I hope this helps. Good luck and have fun with it. Seriously there’s a lot to learn and just be dedicated to you.

    5. I have been on the ketogenic diet now for about 2 weeks and it is hard but you can do it on only 20 net carbs a day even 20 total carbs a day.. I am a severe diabetic and this diet has greatly helped me get off over 125 units of insulin a day.. Yes you count everything.. I weigh how many carbs per gram of food I am allowed. So I may have a no carb sugar free energy drink in the morning with one serving of nuts 2 carbs.. Lunch may be 1/2 of can of Tuna White packed in water with mayo, mustard, 24 grams of cut yellow onion and one dill pickle on cucumber slices.. that lunch comes to 6 carbs.. 3.9 carbs for the cucumber and 1 for the onion and 1 for the pickle.. Then dinner maybe 1 cup of tomato soup with 25 grams of fresh spinach and romano and parmesan cheese in it. Now this one is higher as the tomato soup has a whopping total of 19 carbs for one cup and the spinach has 1 carb. So I get as close to 20 carbs a day as I can but you can always have the foods free of carbs which are meats, hard cheeses, eggs. I find if I have a craving for potato chips that crispy bacon is a great substitute. Remember Fresh is best but if you purchase processed food items count the total and net carbs to help you with your diet goals..

  2. I am keeping calories below 1300, my carbs 25 or below, taking MCT oil, got some electrolytes (mineral additive) for the leg cramps and I’m recording and strictly following the allowable foods. No cheating. However, I haven’t lost a nanogram of weight for the past 2 weeks. The constipation caused my this strict low carb is making me feel really uncomfortable. I want to stay with it but I am getting really discouraged. I don’t know what needs to change other than that I obviously need more fiber. My diet has become boring (can’t face another egg)and frustrating to be so strict and see NO results at all. I have been out of Keto for the past couple of days too. What should I consider or just try a different diet?

    1. It’s funny that you say you have trouble with constipation because I had the opposite effect. Are you drinking enough water? Because it is a must on the Keto diet. It may be the differences in our digestive systems, but it may be that you are not eating enough vegetables as well. I eat a LOT of leafy greens, cabbage, and cruciferous vegetables like broccoli. I also enjoy snacking on nuts, seeds, and spicy pork rinds. I like to spice up my food with garlic, siracha sauce (chili), and cayenne pepper. I also drink a lot of tea, and there are some brands that offer a laxative effect. I know everyone has different preferences, but I hope this helps.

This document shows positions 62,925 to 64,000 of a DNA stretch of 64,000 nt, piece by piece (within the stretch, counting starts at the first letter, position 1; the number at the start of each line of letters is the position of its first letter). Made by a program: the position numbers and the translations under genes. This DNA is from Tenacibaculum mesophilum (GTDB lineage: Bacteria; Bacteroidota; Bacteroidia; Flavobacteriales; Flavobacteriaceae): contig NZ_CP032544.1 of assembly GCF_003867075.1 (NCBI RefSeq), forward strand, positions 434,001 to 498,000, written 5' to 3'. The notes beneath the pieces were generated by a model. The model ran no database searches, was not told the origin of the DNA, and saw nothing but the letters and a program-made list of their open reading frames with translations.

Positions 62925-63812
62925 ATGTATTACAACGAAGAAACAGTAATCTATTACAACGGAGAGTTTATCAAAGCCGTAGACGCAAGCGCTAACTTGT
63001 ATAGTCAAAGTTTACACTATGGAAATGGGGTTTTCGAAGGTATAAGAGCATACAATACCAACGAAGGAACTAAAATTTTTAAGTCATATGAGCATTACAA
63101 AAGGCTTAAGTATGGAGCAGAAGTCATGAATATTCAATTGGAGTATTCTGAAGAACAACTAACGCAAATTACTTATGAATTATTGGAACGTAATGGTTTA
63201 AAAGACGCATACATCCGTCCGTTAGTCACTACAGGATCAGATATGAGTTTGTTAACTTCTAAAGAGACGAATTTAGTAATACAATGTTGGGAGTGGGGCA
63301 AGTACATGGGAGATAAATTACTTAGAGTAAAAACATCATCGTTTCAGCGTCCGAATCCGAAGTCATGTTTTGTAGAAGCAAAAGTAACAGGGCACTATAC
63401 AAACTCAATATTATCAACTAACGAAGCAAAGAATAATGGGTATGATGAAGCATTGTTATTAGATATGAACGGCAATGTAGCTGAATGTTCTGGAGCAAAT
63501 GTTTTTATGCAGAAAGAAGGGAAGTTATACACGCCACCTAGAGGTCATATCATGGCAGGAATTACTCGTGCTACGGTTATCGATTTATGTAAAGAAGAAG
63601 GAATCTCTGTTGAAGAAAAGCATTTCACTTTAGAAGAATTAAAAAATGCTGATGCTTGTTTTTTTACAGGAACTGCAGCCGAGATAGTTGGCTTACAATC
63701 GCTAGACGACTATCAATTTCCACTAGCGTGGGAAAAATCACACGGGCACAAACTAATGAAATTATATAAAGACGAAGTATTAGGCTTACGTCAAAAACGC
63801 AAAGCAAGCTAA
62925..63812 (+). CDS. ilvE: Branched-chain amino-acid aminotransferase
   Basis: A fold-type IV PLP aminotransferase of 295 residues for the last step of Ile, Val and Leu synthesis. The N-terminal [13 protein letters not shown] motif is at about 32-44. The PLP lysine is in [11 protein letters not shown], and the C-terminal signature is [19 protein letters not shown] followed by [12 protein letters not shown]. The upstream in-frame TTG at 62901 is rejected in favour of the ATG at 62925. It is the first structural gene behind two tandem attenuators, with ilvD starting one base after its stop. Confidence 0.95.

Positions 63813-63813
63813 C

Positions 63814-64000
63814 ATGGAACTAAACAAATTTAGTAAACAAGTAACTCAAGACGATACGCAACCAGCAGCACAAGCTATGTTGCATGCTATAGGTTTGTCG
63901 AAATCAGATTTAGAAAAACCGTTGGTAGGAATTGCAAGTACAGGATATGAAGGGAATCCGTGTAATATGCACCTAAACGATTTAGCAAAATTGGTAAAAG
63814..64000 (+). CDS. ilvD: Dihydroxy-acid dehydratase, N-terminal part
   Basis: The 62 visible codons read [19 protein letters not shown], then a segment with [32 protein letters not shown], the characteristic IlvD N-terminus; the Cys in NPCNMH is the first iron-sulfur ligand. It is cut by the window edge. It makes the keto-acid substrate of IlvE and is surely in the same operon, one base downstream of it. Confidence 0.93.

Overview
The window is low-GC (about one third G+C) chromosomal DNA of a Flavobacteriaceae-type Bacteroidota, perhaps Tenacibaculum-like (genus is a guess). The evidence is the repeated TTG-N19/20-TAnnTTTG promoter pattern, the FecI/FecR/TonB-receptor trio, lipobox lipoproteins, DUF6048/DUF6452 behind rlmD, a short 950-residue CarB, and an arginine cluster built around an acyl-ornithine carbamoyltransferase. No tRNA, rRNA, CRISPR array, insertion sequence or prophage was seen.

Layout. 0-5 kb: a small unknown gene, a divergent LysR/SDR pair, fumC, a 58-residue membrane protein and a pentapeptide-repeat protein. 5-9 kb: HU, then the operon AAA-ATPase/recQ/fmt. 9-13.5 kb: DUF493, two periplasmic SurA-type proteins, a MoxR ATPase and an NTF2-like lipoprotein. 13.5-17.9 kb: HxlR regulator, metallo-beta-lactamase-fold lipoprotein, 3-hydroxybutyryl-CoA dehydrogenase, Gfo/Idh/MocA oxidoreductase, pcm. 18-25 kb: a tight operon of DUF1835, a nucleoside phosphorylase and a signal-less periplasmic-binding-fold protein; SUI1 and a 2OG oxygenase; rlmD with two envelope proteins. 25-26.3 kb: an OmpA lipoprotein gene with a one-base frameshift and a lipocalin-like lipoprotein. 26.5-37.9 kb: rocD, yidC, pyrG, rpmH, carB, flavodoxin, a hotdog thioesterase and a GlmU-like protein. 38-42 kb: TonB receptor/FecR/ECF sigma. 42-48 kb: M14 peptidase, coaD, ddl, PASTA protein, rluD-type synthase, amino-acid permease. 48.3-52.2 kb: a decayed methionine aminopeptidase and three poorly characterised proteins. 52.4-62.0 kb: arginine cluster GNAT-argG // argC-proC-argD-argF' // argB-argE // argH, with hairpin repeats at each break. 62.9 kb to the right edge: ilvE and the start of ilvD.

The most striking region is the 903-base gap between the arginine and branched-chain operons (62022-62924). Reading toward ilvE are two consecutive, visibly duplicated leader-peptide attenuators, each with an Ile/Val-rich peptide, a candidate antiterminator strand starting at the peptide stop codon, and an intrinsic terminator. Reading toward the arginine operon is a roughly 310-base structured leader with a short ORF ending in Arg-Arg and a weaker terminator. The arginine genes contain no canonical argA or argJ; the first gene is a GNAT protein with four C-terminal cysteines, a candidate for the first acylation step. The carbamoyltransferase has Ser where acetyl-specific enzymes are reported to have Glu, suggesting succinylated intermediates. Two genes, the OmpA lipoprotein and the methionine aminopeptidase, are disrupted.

2. I find analyzing ever darn thing going into your mouth is a pain in the neck, and other anatomical places. Forget it. Just think to eat as close to the natural state as you can. White/brown sugars aren’t natural. They’ve been processed. Breads…processed. Ice Cream…processed.. What’s funny is once you find your personal ‘go to’ foods, eating limited carbs becomes second nature. I always worry about not feeling full, but it hasn’t happened in the month I’m adjusting my diet. Put some walking into your day, and before you know it, you’ll see a difference when you look at the scale, and you won’t even feel hungry. You know you’re getting healthy.

  3. Besides yoghurt what are some low carbs ( under 20 net carb) ingredients? I read about leafy green veggies but even a small amount adds up !

  4. I do about 100 carbs a day. I lose quite a bit of weight in a weeks time. The trick is to eat salads with your meals. If you eat a burger with a bun eat it with lots of salad. If you eat a fajita make sure you load it with salad. Try to add a hand full of pistachio nuts as a snack. Also add sugar free candy to help with your sugar cravings. This all works for me and also try to limit red meat as much as possible. Don’t stay away from it, but try to limit it to once or twice a week.

  5. I am very frustrated I have been on Keto now for a month. I try so hard following all rules. I make the fat bombs etc. I use the urine sticks and I am always in the small amount. Never in moderate or large ketones. I have had no bread pasta or anything white basically. I have lost 0 weight. I am very discouraged. I thought maybe I was eating to much protein and I cut down and increased the fat. I have had no real sugar either only Splenda as I hate stevia. I am not sure why I can not lose weight. Does anyone know if there are any medical reasons a person would not lose weight on this diet?

    1. Your age might be a factor. I am in my mid fifties and was eating very well before I started keto and it took me more than 3 weeks to see ketones and results on the scale and it was only a few pounds. My daughter who is 30 had lost 9 lbs during the first 2 weeks. She ate a lot more eggs and bacon than I did the first 2 weeks also. I think I might not be eating enough especially when I do intermittent fasting. Now I am now writing everything down. I also had constipation issue which I never experienced before. When I saw the info about net carbs I began to add fibre foods and it got a little better. I drink lots and I am also taking magnesium Bisglycinate. I hope that I am turning the corner. Although the weight loss is minimal I see my body being slimmer and clothes are finally fitting better. I hope you keep at it longer.